Michele Williams : Biography
Michele Williams is an Assistant Professor of Organizational Behavior at the Industrial and Labor Relations School, Cornell University. She received her PhD in Organizational Behavior from the University of Michigan, her MA in Education from Columbia University and her BA in Psychology from Johns Hopkins University. Before joining the faculty at Cornell, Professor Williams was a member of the faculty at the Sloan School of Management, Massachusetts Institute of Technology.
Professor Williams' research focuses on the development of cooperative, high-performance interpersonal relationships, especially on projects involving people from multiple organizations or groups within an organization. Williams' research concentrates on the influences interpersonal processes, such as perspective taking and emotion, on how interpersonal trust and cooperation evolve in cross-boundary and team-based relationships.
Williams also has a research interest in women in management. She examines the relational and performance outcomes of gender composition in project teams and among small business owners. Her work has been published in the Academy of Management Review, Organization Science, Journal of Business Venturing as well as numerous Academy of Management Proceedings and book chapters. She is on the editorial board of Organization Science and an Associate Editor for The Journal of Trust Research.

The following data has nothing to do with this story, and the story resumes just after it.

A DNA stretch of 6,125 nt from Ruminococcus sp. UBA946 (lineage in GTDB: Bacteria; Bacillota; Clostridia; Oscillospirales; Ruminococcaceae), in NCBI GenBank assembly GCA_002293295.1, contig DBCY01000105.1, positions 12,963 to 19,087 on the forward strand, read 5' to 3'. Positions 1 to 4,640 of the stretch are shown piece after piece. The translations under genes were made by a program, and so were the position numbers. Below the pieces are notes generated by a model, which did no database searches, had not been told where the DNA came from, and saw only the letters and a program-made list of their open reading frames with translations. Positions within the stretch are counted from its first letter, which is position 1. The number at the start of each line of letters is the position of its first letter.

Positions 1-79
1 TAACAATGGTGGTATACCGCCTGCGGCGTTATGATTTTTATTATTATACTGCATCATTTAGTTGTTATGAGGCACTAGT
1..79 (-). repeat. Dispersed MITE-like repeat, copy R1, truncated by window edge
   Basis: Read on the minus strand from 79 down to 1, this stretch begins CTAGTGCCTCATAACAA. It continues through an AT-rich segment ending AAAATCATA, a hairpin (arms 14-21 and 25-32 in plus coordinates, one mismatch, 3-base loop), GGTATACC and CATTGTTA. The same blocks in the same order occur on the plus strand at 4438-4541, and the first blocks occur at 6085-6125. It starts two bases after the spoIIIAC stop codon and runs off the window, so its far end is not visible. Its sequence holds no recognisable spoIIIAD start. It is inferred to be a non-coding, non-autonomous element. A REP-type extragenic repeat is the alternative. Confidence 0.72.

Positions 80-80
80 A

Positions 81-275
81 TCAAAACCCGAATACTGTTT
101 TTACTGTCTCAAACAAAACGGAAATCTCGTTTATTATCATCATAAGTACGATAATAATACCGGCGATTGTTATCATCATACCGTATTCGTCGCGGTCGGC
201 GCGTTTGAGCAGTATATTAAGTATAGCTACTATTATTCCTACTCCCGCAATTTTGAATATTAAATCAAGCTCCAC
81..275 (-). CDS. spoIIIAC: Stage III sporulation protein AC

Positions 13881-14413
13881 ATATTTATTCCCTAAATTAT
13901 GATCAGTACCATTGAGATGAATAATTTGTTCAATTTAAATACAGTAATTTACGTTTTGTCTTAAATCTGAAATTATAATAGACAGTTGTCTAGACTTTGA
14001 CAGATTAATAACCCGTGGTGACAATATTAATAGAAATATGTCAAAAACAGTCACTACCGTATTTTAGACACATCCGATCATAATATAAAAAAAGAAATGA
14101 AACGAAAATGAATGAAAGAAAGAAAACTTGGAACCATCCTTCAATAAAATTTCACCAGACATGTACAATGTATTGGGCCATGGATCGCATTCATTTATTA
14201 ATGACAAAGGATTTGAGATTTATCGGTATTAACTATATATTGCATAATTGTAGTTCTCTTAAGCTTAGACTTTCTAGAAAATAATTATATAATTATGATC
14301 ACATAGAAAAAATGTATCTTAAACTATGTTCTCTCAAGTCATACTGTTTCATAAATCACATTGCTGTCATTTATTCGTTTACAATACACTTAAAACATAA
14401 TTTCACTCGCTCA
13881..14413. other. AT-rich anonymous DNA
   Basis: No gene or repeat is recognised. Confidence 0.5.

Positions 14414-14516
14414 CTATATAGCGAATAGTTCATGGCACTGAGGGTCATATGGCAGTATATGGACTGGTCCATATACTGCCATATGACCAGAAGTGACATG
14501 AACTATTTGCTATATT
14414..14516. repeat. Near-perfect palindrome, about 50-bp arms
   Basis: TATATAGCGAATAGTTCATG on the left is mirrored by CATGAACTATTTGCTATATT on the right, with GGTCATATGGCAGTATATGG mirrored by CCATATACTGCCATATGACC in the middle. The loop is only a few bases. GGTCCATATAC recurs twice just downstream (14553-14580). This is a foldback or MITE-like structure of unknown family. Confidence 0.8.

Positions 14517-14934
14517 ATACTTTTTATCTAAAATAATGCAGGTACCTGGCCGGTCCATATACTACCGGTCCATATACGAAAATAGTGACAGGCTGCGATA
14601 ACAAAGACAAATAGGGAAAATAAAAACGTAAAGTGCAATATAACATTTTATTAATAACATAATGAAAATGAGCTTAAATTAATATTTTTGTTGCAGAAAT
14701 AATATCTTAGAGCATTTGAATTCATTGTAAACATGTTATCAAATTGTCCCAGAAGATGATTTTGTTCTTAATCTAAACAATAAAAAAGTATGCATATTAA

Professor Williams teaches courses on negotiation, organizational behavior and women in management at the graduate and undergraduate levels. She has led numerous executive workshops on high performance work relationships with an emphasis on communication, trust, and conflict.
Professor Williams has consulted on effective relationship development and collaboration for public and private organizations such as Booz•Allen & Hamilton and Massachusetts General Hospital. She is also co-author of the Four Capabilities Leadership Assessment (4-CAP)—an online 360° assessment used by organizations to enhance the leadership potential of managers.